My book, ' The Leisure Commons: A Spatial History of Web 2.0 ' has just been published by the Routledge Science, Technology & Society Series. About the book: There is much excitement about Web 2.0 as an unprecedented, novel, community-building space for experiencing, producing, and consuming leisure, particularly through social network sites. What is needed is a perspective that is invested in neither a utopian or dystopian posture but sees historical continuity to this cyberleisure geography . This book investigates the digital public sphere by drawing parallels to another leisure space that shares its rhetoric of being open, democratic, and free for all: the urban park. It makes the case that the history and politics of public parks as an urban commons provides fresh insight into contemporary debates on corporatization, democratization and privatization of the digital commons . This book takes the reader on a metaphorical journey through multiple forms of pu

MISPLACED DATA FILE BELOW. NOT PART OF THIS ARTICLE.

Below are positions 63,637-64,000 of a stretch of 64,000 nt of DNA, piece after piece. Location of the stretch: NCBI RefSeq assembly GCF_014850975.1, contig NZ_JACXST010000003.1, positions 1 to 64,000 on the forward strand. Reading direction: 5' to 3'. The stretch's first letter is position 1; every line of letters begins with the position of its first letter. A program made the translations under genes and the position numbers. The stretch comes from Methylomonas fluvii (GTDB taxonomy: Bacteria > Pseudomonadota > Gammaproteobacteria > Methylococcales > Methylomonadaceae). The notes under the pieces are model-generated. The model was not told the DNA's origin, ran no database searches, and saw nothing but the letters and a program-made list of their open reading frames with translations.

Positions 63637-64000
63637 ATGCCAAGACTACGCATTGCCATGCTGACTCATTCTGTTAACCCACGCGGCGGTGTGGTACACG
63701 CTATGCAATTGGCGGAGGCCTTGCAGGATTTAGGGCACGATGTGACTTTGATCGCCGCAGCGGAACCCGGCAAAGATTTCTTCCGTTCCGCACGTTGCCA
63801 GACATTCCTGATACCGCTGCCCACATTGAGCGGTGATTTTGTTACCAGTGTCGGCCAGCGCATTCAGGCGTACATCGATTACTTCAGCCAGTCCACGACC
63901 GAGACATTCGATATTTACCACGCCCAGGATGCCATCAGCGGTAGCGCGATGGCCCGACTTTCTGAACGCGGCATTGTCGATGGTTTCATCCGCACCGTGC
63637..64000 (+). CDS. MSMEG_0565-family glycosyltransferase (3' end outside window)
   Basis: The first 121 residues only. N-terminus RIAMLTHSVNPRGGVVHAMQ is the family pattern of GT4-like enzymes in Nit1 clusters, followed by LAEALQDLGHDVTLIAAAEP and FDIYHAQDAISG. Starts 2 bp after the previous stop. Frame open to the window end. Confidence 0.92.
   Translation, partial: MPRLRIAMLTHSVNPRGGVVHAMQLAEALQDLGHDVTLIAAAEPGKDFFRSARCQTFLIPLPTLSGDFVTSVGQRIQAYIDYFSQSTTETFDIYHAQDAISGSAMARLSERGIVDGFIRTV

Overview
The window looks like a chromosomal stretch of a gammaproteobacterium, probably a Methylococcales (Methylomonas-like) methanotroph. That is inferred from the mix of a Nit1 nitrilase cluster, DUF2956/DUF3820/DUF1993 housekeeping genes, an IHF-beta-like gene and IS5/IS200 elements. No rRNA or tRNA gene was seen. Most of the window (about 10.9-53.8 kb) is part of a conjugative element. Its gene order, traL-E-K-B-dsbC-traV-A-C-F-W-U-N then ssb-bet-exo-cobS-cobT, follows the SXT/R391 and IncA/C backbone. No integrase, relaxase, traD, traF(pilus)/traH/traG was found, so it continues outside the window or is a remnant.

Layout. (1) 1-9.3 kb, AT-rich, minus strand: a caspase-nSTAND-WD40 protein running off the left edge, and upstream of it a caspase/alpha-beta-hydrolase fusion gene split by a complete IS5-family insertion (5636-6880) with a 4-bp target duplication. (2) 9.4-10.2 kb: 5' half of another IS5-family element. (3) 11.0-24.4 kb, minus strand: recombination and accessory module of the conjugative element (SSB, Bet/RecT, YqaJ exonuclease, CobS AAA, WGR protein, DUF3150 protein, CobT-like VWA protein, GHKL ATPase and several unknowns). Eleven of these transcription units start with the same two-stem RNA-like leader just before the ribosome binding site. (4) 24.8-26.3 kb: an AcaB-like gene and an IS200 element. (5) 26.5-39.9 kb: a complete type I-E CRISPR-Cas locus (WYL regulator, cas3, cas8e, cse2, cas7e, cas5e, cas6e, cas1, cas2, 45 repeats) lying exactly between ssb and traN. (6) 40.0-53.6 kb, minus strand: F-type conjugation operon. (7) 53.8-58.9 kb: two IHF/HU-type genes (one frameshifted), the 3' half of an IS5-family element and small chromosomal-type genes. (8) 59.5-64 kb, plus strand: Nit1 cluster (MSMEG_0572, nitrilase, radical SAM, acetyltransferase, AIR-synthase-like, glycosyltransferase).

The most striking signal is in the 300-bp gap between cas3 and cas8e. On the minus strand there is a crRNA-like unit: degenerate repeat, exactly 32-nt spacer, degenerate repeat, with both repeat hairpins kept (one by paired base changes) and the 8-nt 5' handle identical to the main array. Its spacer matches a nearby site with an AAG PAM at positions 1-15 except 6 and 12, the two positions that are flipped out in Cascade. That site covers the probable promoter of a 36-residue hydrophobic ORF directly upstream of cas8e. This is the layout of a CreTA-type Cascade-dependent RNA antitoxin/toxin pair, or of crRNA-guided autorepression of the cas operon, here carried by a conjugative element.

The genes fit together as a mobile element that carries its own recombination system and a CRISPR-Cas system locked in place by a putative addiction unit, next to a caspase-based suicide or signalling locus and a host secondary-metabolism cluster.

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You trade coffee, tea, spices, rubber...you trade music, art, film; human traffic as commodity and more...what I don't expect is the import of national histories for tourism! Let me explain my bafflement here. In the Ardennes mountain region of Belgium, one with a long and complex history where the battle of the Bulge for instance took place, it has a little town. Within that town, a monument dedicated to the victims of the Ardennes offensive sits right next to a 'Red Indian' paraphernalia shop, one that has been around for apparently several years. Instead of battle of the Bulge souvenirs, you can take home feathered headdresses, cowboy hats and Indian chokers... History rewritten through urban planning and design!